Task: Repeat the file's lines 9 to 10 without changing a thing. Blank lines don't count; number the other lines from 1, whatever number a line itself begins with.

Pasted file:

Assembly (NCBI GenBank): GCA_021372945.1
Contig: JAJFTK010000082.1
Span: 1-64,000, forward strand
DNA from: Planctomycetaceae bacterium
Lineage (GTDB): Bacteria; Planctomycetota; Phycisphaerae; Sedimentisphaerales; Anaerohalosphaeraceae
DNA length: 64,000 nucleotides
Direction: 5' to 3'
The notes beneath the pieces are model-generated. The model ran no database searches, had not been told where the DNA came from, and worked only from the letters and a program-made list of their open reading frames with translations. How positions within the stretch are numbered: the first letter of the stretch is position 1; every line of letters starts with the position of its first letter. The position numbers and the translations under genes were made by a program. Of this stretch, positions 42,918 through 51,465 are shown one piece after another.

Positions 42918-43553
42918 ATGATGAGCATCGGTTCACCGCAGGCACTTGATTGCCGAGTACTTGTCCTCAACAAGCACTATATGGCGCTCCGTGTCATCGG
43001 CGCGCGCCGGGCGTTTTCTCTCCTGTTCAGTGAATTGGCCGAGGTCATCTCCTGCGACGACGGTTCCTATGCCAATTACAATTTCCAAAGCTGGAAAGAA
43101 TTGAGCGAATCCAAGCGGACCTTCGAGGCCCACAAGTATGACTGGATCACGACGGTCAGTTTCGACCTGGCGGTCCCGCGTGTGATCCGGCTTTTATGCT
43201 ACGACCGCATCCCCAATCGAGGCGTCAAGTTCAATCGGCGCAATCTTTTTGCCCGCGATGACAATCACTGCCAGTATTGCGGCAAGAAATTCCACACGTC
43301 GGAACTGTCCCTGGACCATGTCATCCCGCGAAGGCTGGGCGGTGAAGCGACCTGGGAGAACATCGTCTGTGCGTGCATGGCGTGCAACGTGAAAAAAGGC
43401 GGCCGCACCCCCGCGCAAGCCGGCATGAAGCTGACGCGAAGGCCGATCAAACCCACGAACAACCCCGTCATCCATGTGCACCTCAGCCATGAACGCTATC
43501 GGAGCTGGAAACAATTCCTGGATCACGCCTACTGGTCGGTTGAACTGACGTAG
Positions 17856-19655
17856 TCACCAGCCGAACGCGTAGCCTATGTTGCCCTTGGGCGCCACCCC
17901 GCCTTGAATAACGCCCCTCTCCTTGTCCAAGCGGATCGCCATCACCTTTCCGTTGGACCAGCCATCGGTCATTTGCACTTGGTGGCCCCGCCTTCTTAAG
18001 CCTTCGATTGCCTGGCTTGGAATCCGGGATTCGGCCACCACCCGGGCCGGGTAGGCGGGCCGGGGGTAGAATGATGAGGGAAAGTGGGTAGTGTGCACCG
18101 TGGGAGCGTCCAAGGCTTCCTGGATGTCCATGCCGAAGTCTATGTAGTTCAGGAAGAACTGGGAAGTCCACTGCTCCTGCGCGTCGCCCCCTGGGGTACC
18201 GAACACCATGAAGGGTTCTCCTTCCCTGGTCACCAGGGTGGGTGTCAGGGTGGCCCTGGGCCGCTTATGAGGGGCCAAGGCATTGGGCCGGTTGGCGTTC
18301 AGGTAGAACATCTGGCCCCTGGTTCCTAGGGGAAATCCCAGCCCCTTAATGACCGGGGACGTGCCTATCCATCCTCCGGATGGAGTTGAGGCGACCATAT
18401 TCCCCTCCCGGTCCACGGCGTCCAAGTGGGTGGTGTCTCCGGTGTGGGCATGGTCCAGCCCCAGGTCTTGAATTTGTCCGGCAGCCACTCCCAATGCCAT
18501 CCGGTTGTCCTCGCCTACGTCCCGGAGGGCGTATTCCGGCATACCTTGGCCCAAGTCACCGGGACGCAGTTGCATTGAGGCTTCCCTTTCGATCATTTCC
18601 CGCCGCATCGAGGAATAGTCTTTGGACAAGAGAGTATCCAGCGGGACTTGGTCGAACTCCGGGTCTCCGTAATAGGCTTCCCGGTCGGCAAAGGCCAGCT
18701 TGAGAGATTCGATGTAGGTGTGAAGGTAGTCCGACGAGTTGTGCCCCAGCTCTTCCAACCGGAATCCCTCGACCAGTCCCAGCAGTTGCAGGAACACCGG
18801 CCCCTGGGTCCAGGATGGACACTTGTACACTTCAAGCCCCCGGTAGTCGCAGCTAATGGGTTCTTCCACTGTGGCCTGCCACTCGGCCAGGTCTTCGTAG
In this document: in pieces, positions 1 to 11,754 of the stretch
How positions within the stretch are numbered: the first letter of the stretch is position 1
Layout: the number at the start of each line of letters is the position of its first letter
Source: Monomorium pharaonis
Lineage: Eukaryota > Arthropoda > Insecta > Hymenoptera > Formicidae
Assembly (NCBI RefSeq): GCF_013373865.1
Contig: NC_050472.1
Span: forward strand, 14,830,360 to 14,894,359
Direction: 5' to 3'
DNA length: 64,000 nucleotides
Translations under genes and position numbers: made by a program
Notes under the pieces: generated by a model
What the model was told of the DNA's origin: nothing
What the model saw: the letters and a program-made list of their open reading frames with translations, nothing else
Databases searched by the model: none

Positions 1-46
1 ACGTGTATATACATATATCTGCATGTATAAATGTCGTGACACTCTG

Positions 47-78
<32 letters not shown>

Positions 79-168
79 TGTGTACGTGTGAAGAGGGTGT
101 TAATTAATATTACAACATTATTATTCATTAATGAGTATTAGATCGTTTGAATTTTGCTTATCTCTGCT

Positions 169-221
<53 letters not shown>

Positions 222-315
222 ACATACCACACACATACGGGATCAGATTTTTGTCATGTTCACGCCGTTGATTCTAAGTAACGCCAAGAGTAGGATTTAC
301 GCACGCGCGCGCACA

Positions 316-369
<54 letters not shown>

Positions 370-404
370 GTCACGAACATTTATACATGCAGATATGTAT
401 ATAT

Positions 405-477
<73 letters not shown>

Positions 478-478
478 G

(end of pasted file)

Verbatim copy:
Positions 42918-43553
42918 ATGATGAGCATCGGTTCACCGCAGGCACTTGATTGCCGAGTACTTGTCCTCAACAAGCACTATATGGCGCTCCGTGTCATCGG